Power Diodes

Like the FET, power diodes can have high voltage and current ratings. However, due to the diode action, it is impossible for both of the ratings to be applied concurrently for any extended period of time. High current and voltage are only applied simultaneously during switching transitions with inductive loads. Diode failures can be caused by:


As with the FET, this is mainly due to improper heatsinking, packaging, and airflow.

Schottky overvoltage

Do not for a minute think that schottky diodes can be pushed as hard as FETs. One cycle of overvoltage, and they are likely to fail. Derate the component, and make sure this never happens. Special care must be paid to full- and half-bridge circuits with dc blocking capacitors in the primary.

Switching losses.

This can be higher than anticipated due to reverse recovery of fast diodes. This is particularly a problem in boost power factor correction circuits where there are no magnetic elements to slow down rise and fall times.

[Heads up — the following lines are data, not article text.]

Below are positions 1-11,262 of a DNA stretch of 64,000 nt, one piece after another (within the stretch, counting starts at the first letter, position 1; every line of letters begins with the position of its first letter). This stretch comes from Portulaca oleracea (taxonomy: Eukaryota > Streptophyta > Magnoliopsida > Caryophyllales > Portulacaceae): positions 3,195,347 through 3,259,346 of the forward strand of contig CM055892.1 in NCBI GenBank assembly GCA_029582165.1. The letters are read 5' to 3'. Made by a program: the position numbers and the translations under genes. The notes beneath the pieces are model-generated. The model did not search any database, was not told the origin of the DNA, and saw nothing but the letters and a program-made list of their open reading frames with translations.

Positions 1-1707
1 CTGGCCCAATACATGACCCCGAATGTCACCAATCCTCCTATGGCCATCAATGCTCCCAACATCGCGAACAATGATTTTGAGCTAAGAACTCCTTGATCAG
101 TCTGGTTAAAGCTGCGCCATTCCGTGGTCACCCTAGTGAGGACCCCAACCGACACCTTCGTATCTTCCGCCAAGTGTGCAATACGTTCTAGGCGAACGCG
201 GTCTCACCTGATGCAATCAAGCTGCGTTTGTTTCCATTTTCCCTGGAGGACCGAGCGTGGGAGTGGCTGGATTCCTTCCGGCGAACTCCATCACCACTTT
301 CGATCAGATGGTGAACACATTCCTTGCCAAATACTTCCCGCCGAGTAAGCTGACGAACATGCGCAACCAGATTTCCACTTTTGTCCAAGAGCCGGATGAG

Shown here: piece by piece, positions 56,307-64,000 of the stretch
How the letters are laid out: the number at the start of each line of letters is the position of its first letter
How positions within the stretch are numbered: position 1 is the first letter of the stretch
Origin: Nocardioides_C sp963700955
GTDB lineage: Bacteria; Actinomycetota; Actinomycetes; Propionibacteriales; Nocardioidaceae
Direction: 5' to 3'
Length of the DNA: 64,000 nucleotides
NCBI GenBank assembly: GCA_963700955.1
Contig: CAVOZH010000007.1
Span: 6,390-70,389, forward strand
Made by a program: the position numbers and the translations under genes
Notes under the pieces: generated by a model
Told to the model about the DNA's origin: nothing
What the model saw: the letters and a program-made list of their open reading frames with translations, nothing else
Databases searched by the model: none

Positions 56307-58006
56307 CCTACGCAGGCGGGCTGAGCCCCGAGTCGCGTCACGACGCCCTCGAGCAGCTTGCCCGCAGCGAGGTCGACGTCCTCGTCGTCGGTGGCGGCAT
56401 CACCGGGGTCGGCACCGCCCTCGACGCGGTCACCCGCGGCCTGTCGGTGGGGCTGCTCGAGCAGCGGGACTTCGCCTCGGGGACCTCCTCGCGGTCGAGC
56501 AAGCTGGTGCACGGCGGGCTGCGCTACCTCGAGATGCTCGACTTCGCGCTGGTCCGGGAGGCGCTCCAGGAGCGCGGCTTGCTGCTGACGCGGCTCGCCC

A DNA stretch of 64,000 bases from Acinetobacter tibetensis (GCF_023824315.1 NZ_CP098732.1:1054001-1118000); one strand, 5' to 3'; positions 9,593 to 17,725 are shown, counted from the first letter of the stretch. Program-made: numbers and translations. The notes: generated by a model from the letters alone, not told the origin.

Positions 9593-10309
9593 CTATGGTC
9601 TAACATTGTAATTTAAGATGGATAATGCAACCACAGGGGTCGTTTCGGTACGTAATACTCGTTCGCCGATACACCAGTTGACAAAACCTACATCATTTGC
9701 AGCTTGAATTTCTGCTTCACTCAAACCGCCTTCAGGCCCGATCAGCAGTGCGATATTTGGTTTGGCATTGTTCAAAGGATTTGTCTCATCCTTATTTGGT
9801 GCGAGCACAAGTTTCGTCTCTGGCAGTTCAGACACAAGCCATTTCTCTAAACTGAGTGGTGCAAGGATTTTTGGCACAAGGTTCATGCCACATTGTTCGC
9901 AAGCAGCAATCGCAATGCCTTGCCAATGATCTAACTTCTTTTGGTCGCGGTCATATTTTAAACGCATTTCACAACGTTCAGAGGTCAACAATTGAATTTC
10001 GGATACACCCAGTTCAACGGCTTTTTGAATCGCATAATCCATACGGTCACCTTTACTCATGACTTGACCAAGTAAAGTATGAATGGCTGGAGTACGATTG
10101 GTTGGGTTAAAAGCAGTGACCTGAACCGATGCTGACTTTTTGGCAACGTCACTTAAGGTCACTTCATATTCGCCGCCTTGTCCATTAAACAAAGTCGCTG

Modern capacitors provide tremendous energy storage by volume, and are truly amazing components. However, they are often poorly specified by the vendor (as discussed in an earlier article in this magazine [1]) and are prone to failure if overstressed.


This is an issue due to excessive current, or placement on the PC board near hot components. Overheating will lead to early failure.

MLC capacitors breakage.

These capacitors can easily crack in the large format packages. Proper stress relief must be provided for soldering operations, and for operation with high currents.


MLC capacitors will not tolerate overvoltage.

Temperature Sensitivity.

Electrolytic capacitors dry out with prolonged ambient temperatures and current. They freeze with low temperatures, and this can lead to instability.

Safety Hazards.

Tantalums can fail in a short-circuit condition, leading to potential fire safety hazards. Like MLCs, they do not tolerate overvoltage well.

There are no ideal capacitors, and all power capacitors must be designed into the circuit carefully with a full understanding of all its characteristics and tradeoffs.